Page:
Considering this, I think the experiment with only the enzyme's mRNA IS important as a starting point, then again, qPCR is kinda expensive. My advice is: if money isn't a problem, then do it. But anyway, that's just my opinion, and as I said before I'm not very knowledgeble on this topic (induction). Guess you better discuss it with your boss first.

The best of luck.
Reply With Quote
The Following User Says Thank You to luisillo For This Useful Post:
admin (02-09-2011)
  #7  
Old 02-09-2011, 08:14 PM
Pipette Filler
Points: 689, Level: 13 Points: 689, Level: 13 Points: 689, Level: 13
Activity: 0% Activity: 0% Activity: 0%
 
Join Date: Sep 2010
Posts: 21
Thanks: 1
Thanked 0 Times in 0 Posts
Default Re: Quantifying mRNA levels

Thanks! So I can use the primers which I designed to pull out the enzyme from the gene(gDNA) and do a qPCR (With RNA as a template) ??
Reply With Quote
  #8  
Old 02-09-2011, 09:25 PM
luisillo's Avatar
M.D/Ph.D
Points: 3,877, Level: 41 Points: 3,877, Level: 41 Points: 3,877, Level: 41
Activity: 0% Activity: 0% Activity: 0%
 
Join Date: Jul 2010
Location: Mexico
Posts: 352
Thanks: 19
Thanked 98 Times in 90 Posts
Default Re: Quantifying mRNA levels

That might be possible if your working with prokaryotic organisms. In eukaryotic might be a little difficult because the sequence change: genomic DNA has introns which are absent in a mRNA sequence. When you design your primers you have to put the sequence you want to amplify and as I stated above, it might differ from gDNA to mRNA, which will ultimately alter the sequence of your primers and thus their specificity.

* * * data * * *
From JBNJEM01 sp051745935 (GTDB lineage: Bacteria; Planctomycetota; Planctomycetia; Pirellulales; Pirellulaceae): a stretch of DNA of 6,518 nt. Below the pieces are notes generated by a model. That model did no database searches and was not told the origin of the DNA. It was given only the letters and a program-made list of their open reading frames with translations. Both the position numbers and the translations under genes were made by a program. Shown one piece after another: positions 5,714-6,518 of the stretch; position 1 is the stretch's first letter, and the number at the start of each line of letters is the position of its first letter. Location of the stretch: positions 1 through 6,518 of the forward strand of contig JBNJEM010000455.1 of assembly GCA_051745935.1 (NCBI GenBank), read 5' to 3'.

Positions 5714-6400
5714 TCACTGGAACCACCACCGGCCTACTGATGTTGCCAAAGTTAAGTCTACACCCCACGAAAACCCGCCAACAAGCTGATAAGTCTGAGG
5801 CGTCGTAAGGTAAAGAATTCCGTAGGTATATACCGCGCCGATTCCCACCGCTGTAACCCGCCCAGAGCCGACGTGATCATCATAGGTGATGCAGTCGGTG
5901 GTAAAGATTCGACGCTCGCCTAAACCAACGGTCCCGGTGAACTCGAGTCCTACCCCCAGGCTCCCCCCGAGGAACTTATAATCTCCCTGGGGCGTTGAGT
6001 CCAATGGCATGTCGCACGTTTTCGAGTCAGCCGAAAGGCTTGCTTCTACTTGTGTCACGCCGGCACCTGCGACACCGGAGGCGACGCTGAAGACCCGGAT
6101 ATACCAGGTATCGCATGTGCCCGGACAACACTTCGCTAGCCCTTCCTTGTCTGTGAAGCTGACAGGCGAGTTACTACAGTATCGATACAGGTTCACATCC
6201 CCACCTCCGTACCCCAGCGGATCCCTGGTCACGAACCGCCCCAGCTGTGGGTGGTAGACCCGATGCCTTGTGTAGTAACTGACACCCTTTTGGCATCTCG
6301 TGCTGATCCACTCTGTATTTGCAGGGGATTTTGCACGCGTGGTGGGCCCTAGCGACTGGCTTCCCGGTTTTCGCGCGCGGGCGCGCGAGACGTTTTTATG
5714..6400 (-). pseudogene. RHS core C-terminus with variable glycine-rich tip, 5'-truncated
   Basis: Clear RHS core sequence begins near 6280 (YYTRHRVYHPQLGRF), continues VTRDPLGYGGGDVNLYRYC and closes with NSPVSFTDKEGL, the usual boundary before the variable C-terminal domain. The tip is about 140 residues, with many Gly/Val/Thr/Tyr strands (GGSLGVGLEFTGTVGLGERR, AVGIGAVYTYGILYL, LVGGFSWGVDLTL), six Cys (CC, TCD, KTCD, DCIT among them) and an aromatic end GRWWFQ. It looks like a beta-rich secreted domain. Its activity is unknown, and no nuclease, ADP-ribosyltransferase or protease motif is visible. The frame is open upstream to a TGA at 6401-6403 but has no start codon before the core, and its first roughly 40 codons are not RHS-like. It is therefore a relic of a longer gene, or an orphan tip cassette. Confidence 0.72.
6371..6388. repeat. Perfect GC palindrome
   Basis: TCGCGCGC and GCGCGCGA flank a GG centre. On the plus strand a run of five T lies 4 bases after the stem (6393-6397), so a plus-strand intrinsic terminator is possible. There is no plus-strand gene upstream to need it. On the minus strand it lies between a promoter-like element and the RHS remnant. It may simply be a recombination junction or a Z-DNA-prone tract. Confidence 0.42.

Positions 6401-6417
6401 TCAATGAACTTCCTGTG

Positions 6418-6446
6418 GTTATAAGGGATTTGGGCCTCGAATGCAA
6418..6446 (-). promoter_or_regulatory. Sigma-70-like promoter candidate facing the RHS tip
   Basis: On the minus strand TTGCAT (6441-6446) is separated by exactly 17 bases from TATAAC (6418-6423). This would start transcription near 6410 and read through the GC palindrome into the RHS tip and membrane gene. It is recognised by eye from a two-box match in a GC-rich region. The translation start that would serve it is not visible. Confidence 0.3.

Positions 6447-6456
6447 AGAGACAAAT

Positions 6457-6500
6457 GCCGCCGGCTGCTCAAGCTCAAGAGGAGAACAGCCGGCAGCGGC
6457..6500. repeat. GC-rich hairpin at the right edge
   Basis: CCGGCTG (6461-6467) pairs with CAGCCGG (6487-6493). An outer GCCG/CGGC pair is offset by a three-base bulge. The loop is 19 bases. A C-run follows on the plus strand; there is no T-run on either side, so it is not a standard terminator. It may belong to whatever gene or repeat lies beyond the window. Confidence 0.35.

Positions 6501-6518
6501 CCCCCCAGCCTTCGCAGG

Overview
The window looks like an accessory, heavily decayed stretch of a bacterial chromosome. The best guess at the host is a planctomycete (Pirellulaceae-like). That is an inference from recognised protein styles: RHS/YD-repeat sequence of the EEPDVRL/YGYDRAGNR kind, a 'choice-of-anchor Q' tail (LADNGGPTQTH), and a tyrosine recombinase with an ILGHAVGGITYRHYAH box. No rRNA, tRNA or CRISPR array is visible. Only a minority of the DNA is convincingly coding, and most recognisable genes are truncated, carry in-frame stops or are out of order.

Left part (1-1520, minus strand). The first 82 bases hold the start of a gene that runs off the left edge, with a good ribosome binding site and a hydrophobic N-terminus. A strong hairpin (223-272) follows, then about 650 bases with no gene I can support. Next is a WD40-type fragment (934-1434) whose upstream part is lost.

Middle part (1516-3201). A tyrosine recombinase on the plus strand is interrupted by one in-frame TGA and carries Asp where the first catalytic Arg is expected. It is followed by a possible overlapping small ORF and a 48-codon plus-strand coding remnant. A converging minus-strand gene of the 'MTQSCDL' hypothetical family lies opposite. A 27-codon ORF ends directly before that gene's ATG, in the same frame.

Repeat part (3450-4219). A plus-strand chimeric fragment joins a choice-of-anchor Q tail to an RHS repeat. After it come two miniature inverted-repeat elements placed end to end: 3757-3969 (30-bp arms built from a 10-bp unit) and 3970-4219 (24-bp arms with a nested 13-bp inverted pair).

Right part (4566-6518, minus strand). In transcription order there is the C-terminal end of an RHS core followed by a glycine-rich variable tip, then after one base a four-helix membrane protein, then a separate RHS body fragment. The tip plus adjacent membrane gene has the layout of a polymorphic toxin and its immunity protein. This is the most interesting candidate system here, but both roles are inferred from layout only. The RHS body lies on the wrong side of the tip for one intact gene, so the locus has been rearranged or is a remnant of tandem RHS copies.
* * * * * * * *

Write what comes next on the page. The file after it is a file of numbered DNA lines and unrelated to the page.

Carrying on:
I guess you'll have to figure that question yourself based on your knowledge about the topic.

Again, I wish you luck.
Reply With Quote
The Following 2 Users Say Thank You to luisillo For This Useful Post:
admin (02-09-2011), Sr_08 (02-10-2011)
  #9  
Old 02-10-2011, 10:29 PM
Pipette Filler
Points: 689, Level: 13 Points: 689, Level: 13 Points: 689, Level: 13
Activity: 0% Activity: 0% Activity: 0%
 
Join Date: Sep 2010
Posts: 21
Thanks: 1
Thanked 0 Times in 0 Posts
Default Re: Quantifying mRNA levels

Thank u for replying to my post! I have really learnt a lot in these few days!!
One more question,
So, cells in uninduced state (will they be the housekeeping mRNA genes?) can be used to compare
expression of the target mRNA ???

Last edited by Sr_08; 02-10-2011 at 10:34 PM.
Reply With Quote
  #10  
Old 02-11-2011, 06:34 PM
luisillo's Avatar
M.D/Ph.D
Points: 3,877, Level: 41 Points: 3,877, Level: 41 Points: 3,877, Level: 41
Activity: 0% Activity: 0% Activity: 0%
 
Join Date: Jul 2010
Location: Mexico
Posts: 352
Thanks: 19
Thanked 98 Times in 90 Posts
Default Re: Quantifying mRNA levels

Uninduced cells will be the control for the assay. I think it is important that you include that experiment. But, for housekeeping gene I mean a mRNA that is constitutively expressed in the cell, some examples are B-actin mRNA or ribosomal subunits mRNA. By comparing the constitutively expressed mRNA expression against your target mRNA expression you can tell if there are differences in you gene's expression within the same cell culture (or condition or whatever you prefer to call it). In this way you discard random variability between experiments.
Reply With Quote
The Following User Says Thank You to luisillo For This Useful Post:
admin (02-11-2011)
Reply

Tags
levels , mrna , quantifying


Thread Tools
Display Modes

Posting Rules
You may not post new threads
You may not post replies
You may not post attachments
You may not edit your posts

BB code is On
Smilies are On
[IMG] code is On
HTML code is Off
Trackbacks are On
Pingbacks are On
Refbacks are On

Forum Jump

Similar Threads
Thread Thread Starter Forum Replies Last Post
>>>> LOWER CHOLESTEROL <<<< Janis Stroud Forum Physik 0 09-22-2009 04:39 PM
Suppression of Protein Levels but not mRNA using siRNA gandalfthegrey RNAi and SiRNA Forum 1 02-26-2008 04:32 PM
Rescue mRNA (reply to Sami) Jon D.Moulton Zebrafish Forum 0 05-08-2006 10:29 PM
New Saccharomyces Sequences 09/15/04 SGD Sequences Yeast Forum 0 09-15-2004 03:49 PM


All times are GMT. The time now is 08:07 PM.


Powered by vBulletin® Version 3.8.4
Copyright ©2000 - 2014, Jelsoft Enterprises Ltd.
Copyright 2005 - 2012 Molecular Station | All Rights Reserved
Page generated in 0.18021 seconds with 16 queries